“NO” on the Violence Against Women Act (VAWA)
February 4, 2013
This week, the Senate is expected to vote on the deceptively named Violence Against Women Act of 2013 (VAWA) (S.47). The bill would reauthorize and expand the 1994 law that made domestic violence – typically handled by state and local governments – a federal crime.
The Senate’s “reauthorization” of VAWA would broaden the definition of domestic violence to include causing “emotional distress.” This expansive and vague language will increase fraud and false allegations, for which there is no legal recourse.
It would also include radical changes that greatly alter the original purpose of the law, already problematic in its own right. Using federal agencies to fund the routine operations of domestic violence programs that state and local governments could provide is a misuse of federal resources and a distraction from concerns that truly are the province of the federal government. Simply expanding the VAWA framework with extensive new provisions and programs that have been inadequately assessed is sure to facilitate waste, fraud, and abuse and will not better protect women or victims of violence generally.
This bill also perpetuates the federal government’s practice of ineffective redistributionist policies. We have noted:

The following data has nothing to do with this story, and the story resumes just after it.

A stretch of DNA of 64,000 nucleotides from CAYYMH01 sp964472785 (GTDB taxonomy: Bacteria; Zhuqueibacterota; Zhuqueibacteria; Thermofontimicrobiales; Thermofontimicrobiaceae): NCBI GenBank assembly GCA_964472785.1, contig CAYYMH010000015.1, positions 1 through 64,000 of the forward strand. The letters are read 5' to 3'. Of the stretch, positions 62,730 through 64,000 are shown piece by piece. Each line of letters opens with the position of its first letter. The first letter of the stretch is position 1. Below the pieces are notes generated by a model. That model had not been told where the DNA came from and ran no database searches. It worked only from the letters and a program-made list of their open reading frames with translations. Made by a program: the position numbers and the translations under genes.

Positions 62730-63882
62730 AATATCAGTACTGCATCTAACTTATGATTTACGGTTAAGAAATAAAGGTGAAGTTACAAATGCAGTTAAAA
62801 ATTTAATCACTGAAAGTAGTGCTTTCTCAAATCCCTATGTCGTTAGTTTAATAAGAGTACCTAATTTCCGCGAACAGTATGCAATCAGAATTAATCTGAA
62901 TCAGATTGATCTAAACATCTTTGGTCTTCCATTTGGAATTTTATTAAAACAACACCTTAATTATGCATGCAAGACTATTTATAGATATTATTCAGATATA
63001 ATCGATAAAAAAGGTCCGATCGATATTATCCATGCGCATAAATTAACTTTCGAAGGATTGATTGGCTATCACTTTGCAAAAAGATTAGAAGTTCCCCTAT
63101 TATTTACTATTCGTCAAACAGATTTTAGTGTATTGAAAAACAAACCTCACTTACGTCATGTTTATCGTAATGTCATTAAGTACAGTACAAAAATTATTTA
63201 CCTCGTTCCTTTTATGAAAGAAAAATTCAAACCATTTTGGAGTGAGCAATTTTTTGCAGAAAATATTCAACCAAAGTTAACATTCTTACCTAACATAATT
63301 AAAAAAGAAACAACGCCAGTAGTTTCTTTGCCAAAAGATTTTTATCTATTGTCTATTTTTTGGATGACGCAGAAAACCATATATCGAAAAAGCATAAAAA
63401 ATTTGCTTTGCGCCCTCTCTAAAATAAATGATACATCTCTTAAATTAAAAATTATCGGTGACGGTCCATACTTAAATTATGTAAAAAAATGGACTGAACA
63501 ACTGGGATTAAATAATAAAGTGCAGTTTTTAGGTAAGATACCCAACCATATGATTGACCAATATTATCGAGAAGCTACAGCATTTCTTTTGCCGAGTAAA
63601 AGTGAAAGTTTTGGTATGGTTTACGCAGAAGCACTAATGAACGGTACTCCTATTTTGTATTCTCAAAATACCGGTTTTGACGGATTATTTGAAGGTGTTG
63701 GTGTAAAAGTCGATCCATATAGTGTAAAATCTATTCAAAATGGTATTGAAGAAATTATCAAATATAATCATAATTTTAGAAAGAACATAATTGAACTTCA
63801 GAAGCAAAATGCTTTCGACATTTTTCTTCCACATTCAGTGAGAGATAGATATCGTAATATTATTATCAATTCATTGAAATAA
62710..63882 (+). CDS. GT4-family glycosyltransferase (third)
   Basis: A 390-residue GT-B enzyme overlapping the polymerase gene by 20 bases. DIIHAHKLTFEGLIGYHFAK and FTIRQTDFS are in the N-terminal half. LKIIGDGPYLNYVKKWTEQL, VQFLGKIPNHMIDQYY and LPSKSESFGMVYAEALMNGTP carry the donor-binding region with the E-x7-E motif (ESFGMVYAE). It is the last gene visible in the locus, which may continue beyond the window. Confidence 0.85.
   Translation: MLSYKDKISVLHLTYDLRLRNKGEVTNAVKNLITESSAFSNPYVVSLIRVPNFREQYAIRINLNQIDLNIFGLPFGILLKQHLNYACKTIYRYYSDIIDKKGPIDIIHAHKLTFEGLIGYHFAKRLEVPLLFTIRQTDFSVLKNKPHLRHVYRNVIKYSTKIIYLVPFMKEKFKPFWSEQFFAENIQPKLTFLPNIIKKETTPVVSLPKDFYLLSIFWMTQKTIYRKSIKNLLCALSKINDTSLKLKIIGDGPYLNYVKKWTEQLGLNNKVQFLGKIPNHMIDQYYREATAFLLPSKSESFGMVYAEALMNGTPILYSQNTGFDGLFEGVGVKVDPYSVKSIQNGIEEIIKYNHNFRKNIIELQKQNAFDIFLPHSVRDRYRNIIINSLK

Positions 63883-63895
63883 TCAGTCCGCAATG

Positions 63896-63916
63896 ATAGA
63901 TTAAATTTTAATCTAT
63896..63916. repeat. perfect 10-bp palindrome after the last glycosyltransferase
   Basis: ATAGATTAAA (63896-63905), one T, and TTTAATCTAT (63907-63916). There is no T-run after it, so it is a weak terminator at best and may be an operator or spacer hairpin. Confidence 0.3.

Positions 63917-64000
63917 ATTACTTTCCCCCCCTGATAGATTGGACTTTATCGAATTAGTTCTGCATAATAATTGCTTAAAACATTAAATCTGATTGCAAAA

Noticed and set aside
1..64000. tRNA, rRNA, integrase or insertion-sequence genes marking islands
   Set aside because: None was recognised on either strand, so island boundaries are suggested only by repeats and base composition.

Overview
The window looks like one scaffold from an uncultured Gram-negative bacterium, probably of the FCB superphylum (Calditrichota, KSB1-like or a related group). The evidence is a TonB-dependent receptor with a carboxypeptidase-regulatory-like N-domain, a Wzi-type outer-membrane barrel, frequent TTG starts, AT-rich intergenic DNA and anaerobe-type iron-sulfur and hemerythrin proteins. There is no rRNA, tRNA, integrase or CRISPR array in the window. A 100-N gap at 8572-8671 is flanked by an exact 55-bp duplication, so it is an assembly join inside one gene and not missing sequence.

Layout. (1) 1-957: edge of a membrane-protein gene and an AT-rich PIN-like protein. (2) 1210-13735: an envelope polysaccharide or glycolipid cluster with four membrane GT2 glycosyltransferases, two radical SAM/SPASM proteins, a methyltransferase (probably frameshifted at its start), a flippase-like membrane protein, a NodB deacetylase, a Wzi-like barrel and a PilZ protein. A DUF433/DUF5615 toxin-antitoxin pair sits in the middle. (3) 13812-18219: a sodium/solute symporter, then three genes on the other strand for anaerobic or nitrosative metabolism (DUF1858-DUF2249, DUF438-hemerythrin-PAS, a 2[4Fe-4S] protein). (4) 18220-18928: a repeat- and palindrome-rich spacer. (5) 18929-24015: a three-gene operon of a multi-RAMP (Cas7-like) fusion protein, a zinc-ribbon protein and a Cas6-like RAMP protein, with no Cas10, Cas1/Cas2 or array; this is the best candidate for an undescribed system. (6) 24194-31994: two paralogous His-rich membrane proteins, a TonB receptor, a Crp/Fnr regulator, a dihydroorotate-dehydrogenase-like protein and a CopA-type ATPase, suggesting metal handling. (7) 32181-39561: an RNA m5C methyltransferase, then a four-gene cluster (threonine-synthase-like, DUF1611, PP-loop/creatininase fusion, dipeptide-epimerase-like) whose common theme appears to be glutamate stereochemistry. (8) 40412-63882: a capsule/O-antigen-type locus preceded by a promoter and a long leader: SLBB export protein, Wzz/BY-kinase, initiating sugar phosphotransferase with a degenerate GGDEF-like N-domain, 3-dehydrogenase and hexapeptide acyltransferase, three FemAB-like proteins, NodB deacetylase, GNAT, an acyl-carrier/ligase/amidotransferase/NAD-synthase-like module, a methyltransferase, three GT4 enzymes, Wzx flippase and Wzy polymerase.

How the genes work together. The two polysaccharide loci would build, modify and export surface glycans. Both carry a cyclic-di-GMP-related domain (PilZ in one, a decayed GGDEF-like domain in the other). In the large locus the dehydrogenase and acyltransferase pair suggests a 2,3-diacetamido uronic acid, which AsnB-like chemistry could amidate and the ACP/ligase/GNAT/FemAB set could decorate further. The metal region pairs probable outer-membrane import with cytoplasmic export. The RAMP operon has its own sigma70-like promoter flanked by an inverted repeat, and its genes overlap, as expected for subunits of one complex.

In an imperfect world, there will always be work to be done to prevent acts of violence. But the “solutions” put in place by VAWA are based on the idea that violence against women is a result of their “weaker social, political, and financial status.” Thus, the “substance of VAWA focused largely on redistributing power and resources to female victims.”
Moreover, there has not been a single large-scale, scientifically rigorous evaluation of VAWA’s effectiveness. This is underscored by the fact that there is not sound Constitutional grounding for the policies imposed by VAWA. Heritage has explained:
The VAWA would increase federal tax dollars going to groups who work on domestic violence issues, increase legal aid to victims, expand the definition of violence to include stalking and provide handouts to local courts to hire more counseling services. These ideas all sound good, yet they have no authorization in the Constitution. They’re more properly handled at the state and local level.
Additionally, for the first time in our nation’s history, the bill would allow non-Native Americans accused of domestic violence on tribal lands to be tried in those tribal courts, thereby eliminating the right of the accused to face a jury of their peers. Under VAWA, men effectively lose their constitutional rights to due process, presumption of innocence, equal treatment under the law, the right to a fair trial and to confront one’s accusers, the right to bear arms, and all custody/visitation rights. It is unprecedented, unnecessary and dangerous.
Expanding a constitutionally dubious law to include new groups would require more funding and resources in order to carry out the new provisions. This bill’s catchy name does not conceal the harmful, ineffective, and dubiously grounded policy inherent in it.
Heritage Action opposes the so-called Violence Against Women Act (VAWA) and will include it as a key vote on our scorecard.